Violists Shawnia William, Yahaira Gonzalez, Kiki Simic and Dylan Stanton and bassists John Guthrey and Jason McMellen perform on the comfortable confines of the stage at Bueker Middle School, where their orchestra class was located third quarter in the aftermath of a fire at MHS. Band class was moved to the BMS band room.
Music is something that many people hold near and dear to their hearts. The MHS music department, with the help of directors Michael O’Neill, Jordan Summers and Sara Summers, plays to that strength.
Much has happened this past year, including moving the band and orchestra to the middle school after a fire closed the main classroom building at MHS.
“It was very difficult for the band to learn how to play and develop as a band,” Sara Summers said. “It was a lot harder because we were limited on space.”
Jordan Summers said the orchestra didn’t face as many problems as band since the orchestra musicians were used to performing on the stage at BMS.
“I don’t think it affected the learning of students,” Jordan Summers said. “Every single one of our high school members has experienced having to play on the Bueker stage for at least four years.”
The choirs weren’t moved to the middle school, but vocalists did have to combine three choirs into one, which caused difficulty.
“It was hard for me to focus on the needs of individual students, and I could only focus on the needs of the group,” O’Neill said.
With different classes spread in five buildings across town, kids were responsible for transporting themselves, if they could.
“If they could drive, students would just drive themselves where they needed to be,” Sara Summers said.
“The kids who could not drive themselves had to squeeze on a bus with other kids, and it was tight,” Jordan Summers added.
Not everything about the move to Bueker was bad.
“It was really nice to have everyone in that building for all the eighth-graders to hear and see us working every day,” Sara Summers said. “I didn’t have to travel to a different building every day, and it was nice.”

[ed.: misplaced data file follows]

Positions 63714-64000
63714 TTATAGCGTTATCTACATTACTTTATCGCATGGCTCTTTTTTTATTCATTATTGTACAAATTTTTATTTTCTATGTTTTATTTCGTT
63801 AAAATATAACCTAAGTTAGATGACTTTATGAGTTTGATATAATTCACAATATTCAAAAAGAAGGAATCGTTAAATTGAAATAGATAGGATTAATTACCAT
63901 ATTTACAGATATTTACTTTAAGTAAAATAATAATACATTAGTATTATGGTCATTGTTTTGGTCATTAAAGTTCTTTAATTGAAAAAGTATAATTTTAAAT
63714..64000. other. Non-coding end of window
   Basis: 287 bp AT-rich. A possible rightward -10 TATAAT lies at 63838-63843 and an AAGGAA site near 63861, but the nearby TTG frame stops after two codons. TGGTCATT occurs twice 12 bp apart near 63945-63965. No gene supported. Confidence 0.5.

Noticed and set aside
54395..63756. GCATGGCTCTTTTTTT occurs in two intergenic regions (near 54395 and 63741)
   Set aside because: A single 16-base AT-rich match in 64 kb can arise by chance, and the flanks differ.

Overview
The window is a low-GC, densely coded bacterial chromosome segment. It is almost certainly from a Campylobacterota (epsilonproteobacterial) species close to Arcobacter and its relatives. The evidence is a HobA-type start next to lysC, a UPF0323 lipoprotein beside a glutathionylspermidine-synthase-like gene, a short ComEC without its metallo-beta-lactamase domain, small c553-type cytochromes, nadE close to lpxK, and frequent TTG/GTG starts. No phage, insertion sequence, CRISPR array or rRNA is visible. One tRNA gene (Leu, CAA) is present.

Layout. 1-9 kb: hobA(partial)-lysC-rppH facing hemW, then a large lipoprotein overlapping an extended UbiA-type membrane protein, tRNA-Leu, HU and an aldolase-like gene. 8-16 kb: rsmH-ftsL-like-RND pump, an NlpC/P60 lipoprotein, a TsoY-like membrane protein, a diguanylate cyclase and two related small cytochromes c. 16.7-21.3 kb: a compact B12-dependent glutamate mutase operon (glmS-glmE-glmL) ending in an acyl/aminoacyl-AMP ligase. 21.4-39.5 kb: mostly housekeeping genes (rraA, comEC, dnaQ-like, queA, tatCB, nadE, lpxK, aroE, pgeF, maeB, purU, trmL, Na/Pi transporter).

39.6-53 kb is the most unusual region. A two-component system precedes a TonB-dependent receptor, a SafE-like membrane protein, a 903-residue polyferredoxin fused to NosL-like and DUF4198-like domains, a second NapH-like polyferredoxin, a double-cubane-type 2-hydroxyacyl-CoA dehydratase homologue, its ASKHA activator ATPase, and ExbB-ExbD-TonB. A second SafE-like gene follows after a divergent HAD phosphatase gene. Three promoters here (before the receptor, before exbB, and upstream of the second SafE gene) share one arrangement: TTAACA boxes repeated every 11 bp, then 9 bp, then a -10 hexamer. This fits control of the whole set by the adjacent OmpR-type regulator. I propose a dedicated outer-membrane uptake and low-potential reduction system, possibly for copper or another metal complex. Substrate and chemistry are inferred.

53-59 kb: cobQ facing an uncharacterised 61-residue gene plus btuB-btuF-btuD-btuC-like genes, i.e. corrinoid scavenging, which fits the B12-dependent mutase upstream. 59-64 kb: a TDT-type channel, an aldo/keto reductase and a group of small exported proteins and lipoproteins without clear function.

Band and orchestra were not the only ones who had something good come out of the schedule change.
“The biggest perk of it was not having to have as many extracurricular practices with everyone at once,” said O’Neill, who held in-person classes first and second hours daily.
However, an issue that came up with choir members who were taking dual-credit classes scheduled those same two hours, which made it difficult to attend practices.
“We had to work out a schedule where they could be here as often as they could,” O’Neill said.
All three directors had to be flexible and come up with solutions when faced with new situations. For example, with the middle school and high school orchestras in the same location, the storage of instruments was troubling at times.
“We took our bass rack and cello rack over to Bueker and put them at the back of the stage,” Jordan Summers said. “The best we could think of for our violins and violas was to set up some folding tables to lay them on.”
Band also struggled a bit with instrument storage.
“We added some more shelves and emptied out some closets,” Sara Summers said. “We made room as best we could.”
Jazz band usually would be an Owl Time class, but with the move, it was impossible to keep it at that time.
“I could no longer have been their Owl Time teacher, and they reassigned every kid in jazz band to another teacher and had to make jazz band back into a zero hour at seven in the morning,” Sara Summers said.
For weeks, the entire music program practiced for districts, hoping to come up on top.
“It felt like everybody was prepared,” Jordan Summers said. “All of the orchestra and band either got an exemplary or an outstanding, which are the top two ratings.”
Choir members also were ready to compete.
“I think the average member of the program was prepared at a three and a half or a four out of five,” O’Neill said. “They all gave such good performances.”
“It was just really nice to go and experience districts again and watch them support each other,” Jordan Summers added.
This school year has just been one big obstacle, and the music program still found ways to excel.
“The most challenging part of this year was just having to pivot multiple times and find the patience and flexibility to survive,” said Sara Summers.